Knowledge isn't Power

Thursday, December 01, 2005

Irony is rarely innately funny. It might provoke a strange acknowledgement that lurks in the corners of our mouths, but it doesn’t actually unleash unbridled irrational guffaws. It lurks too shallow in our consciousness and derives from knowledge: that somehow we have become too cognisant of the submission before forces beyond us. This does not mean that irony cannot be humorous to some extent, but it lacks something.

I'm not prepared to deal with a full exegesis of irony of yet, but I am curious as to humour. I like a good laugh. Recently, reading Andy Warhol’s Philosophy of A to B, and back to A again, I found myself smirking and amused in the strangest places. Andy’s humour, like his work, is so transparent, so frank, that we are unprepared to deal with it. His irony is a kind of anti-irony. So honest it’s rips apart the façade and leaves absurdity.

For example, a couple of weeks ago I wrote a post that was highly inspired by Warhol. My own plagiarism of his particular form of honesty. It was, in my opinion, half-successful. Half only because nobody can really imitate anyone else with any sincerity. Half because in order to achieve that kind of frankness, one has to believe it absolutely. I have neither reached his level of sensitivity, nor chemical imbalance, to fully grasp in the interior of my being the full absurdity of life. I don’t and can’t say “so what” to all the things I know I should. I was ironic. Irony is intellectual without deeper understanding. It is, in fact, the purely animal response of a vaguely cultured person to the modern world.

A blazing intellectual conception of contemporary life, devoid of emotion and replete with needfulness, would be what Andy prescribes. In short: convergence of body and mind.

Why all this gobbledygook all of a sudden? I’m reading a stunning book. A book I only swallow at four or five pages at a time it leaves me so breathless. It’s Peter Sloterdijk’s Critique of Cynical Reason. Thunderbolts and lightning, very very frightening… please. It’s what’s there.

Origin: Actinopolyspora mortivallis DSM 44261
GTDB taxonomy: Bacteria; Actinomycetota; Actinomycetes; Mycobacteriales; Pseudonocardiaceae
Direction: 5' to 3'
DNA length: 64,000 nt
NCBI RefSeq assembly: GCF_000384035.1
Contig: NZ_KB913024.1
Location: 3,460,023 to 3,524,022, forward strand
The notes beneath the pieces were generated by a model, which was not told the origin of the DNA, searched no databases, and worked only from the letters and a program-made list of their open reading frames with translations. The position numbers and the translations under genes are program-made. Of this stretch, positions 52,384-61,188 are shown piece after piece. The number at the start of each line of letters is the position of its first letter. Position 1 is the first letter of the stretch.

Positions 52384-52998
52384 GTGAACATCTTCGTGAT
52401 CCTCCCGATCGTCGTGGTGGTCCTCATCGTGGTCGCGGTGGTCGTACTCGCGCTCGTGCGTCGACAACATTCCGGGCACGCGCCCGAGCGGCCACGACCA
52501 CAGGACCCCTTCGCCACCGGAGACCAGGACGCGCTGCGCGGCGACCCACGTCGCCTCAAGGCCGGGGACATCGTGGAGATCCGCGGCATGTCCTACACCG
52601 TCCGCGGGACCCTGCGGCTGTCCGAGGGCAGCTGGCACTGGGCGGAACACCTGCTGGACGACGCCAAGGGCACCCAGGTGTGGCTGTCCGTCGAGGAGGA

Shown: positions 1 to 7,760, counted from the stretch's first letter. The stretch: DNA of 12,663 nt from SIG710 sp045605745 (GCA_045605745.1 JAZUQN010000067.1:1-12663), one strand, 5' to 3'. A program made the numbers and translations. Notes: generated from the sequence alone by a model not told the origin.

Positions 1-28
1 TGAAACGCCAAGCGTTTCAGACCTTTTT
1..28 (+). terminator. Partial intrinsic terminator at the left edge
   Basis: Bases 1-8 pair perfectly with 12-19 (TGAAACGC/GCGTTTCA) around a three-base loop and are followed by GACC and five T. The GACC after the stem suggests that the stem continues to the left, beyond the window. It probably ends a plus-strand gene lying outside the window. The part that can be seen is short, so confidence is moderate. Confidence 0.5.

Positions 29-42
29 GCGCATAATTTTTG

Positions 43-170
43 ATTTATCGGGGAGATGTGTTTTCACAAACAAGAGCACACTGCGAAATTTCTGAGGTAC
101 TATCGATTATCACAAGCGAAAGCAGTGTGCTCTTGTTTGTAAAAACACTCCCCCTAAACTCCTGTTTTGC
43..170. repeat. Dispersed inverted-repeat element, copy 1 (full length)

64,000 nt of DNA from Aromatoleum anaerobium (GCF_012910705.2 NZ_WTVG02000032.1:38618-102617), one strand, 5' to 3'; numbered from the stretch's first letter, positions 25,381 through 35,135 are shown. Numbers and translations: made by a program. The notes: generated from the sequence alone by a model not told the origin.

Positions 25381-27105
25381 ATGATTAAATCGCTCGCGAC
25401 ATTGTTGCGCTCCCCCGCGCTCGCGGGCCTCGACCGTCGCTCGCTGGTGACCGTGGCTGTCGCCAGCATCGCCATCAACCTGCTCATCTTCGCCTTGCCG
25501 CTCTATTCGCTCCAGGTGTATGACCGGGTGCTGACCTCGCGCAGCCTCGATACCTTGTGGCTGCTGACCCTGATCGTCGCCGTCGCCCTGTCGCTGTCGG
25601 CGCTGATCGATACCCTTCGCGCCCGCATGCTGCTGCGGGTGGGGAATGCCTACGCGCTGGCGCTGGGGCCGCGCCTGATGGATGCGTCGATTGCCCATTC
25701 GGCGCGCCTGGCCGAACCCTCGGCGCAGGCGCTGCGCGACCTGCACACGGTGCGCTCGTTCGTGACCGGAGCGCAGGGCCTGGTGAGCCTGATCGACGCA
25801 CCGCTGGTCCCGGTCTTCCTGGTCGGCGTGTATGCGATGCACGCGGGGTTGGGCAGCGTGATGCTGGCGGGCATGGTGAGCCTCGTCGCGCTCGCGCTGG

And yet, I can’t recommend the book. At least not to everyone. Pretentious though it may sound, I don’t think everyone is prepared to receive this book. It’s that dangerous. It’s not a work to be absorbed solely with the mind, but with teeth and blood and soul mixed with the mind. For Sloterdijk talks about convergence: the imposed separations between needfulness (body) and thought (mind) that are central to our malaise. Why is it that being an adult means submitting our willful consciousness to the animal necessity of survival? It’s the violence of our everyday laid bare; of animal instinct mistakenly cloaked as common sense.

I cannot do justice to this topic. I’m just stuffing a sandwich into my mouth, and pattering away on the computer on my lunch break. I’ll leave you with these words from his preface:

“The violent, antirationalistic impulse in Western countries is reacting to an intellectual state of affairs in which all thinking has become strategy; this impulse shows a disgust for a certain form of self-preservation. It is a sensitive shivering from the cold breath of a reality where knowledge is power and power is knowledge. In writing, I have thought of readers, have wished for readers, who feel this way; this book, I think, could have something to say to them.”

Thank goodness! Someone who writes for the love of an idea, and not for strategy.

note to self - writing about humour is humourless